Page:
Food safety: Latest news and analysis articles
Nestle's sales for the first nine months of 2014 have missed analyst expectations and the investment community pointed to China as a key fac...
State-backed Chinese food giant Bright Food Co. continued to make progress with its "go global, bring in" ambition when it acquired a majori...
Amid the headlines about the UK's plan to set up a food crime unit, Professor Chris Elliott's full report into the UK supply chain has reign...
In a tit-for-tat move, Russian President Vladimir Putin announced a year-long ban on on food imports from countries participating in the imp...
The Middle East is often seen as a bit of a golden nugget for exporters, with 98% of its consumables coming from elsewhere in the world. But Sean Ramsden, CEO of UK wholesale exporter Ramsden International, says it's not always the easiest market in which to operate, with strict compliance legislation and a focus on driving down prices. Hannah Abdulla caught up with Ramsden on the sidelines of Gulfood where they exchanged notes on the challenges and advantages of being an exporter to the Middle East.
As the Chinese government moves to step up regulation of the country's food industry, China's domestic brands are developing a for-profit food safety model that aims to restore battered consumer confidence in the quality and reliability of the country's foodstuffs, according to Rick Gilmore, chairman of the Global Food Safety Forum (GFSF). David Green caught up with Gilmore in Beijing to find out more.
A second US ice cream firm has pulled its products from the market after a sample of its ice cream was found to have contained listeria.
China has reportedly passed amendments to its food safety rules that will see offenders given "the heaviest penalties yet".
?Inventure Foods has issued a recall of some of its Fresh Frozen line of vegetables and selected Jamba At Home smoothie kits in the US, after discovering Listeria monocytogenes, in its Jefferson, GA facility.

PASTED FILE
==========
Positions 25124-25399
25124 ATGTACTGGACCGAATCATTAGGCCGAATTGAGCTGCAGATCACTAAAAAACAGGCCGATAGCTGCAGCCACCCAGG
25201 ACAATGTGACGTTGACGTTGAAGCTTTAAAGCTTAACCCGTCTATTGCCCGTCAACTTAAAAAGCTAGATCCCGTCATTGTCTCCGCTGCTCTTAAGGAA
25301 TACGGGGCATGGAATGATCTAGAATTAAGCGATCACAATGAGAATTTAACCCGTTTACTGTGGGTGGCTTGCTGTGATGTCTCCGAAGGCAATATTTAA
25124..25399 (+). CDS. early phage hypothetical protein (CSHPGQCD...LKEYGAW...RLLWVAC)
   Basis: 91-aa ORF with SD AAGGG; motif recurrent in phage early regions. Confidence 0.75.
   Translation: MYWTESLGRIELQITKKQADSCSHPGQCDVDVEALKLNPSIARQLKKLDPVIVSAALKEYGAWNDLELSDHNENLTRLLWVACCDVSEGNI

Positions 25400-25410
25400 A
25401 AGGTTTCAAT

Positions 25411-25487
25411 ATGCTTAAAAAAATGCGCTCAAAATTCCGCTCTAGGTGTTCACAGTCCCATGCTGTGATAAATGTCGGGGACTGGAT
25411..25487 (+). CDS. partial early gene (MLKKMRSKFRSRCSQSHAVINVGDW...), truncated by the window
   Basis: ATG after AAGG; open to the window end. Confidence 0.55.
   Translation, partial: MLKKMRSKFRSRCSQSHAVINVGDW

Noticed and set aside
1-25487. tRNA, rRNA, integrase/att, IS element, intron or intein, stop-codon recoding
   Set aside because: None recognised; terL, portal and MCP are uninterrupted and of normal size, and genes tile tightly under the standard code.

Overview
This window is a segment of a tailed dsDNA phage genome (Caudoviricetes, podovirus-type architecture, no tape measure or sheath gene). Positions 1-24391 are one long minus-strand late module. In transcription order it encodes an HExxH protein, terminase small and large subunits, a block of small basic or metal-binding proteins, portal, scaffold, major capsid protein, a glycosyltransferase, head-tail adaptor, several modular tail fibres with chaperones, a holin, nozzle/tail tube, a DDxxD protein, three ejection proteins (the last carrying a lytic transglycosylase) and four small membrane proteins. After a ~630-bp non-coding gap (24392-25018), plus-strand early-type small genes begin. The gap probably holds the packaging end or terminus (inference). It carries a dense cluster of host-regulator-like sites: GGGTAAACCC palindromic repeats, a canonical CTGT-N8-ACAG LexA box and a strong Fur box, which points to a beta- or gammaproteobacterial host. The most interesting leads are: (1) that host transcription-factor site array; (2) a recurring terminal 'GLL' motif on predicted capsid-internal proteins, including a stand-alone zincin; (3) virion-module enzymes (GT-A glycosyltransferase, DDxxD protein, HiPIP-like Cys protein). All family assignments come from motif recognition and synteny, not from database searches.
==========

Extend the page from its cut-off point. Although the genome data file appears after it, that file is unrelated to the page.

The EUR2.6bn sale of European frozen food giant and Birds Eye owner Iglo Group grabbed the headlines this week - and we looked at where the new owners - Nomad Holdings - could look next. Blue Bell Creameries, the US ice cream maker linked to a fatal listeria outbreak, was in the spotlight for very different reasons, pulling all its products from the market after fresh tests.
This week, Associated British Foods reported its annual results and revealed it struggled with competition in the UK and Australian bakery sectors. US consumer goods rookie acquired Birds Eye owner Iglo Group. Hershey had its first quarter results out which demonstrated troubles in uptake of chocolate in China. And Blue Bell announced it was pulling all its products off US shelves after fresh tests found more listeria-ridden products. Here is the week in quotes.
Blue Bell Creameries, the US ice cream supplier linked to a fatal listeria outbreak, has been connected to cases of listeriosis in 2010.
Four campaign groups in the US have urged the country's Food and Drug Administration to close a "loophole" in regulations on food additives and bring the rules - due to be finalised by August next year - in line with policies first drawn up over 50 years ago.
While there are calls in Australia for country-of-origin labelling after the Hepatitis A outbreak, linked to imported berries from China, there has, in the last year, been a small increase in the number of people likely to buy China-made food.
- Nomad's post-Iglo opportunities
- PepsiCo underlines the challenge on health
- Interview: Muller Wiseman mulls branded milk move
- Hershey's long-term confidence on China
- Focus: Can Arla jump-start UK flavoured milk?
- Tesco delists Rachel's Organic yoghurt range
- Hostess sale rumours hit headlines again
- Second US ice cream firm announces total recall
- Dr. Oetker buys Romanian brand Alex
- China to introduce "toughest" food safety law yet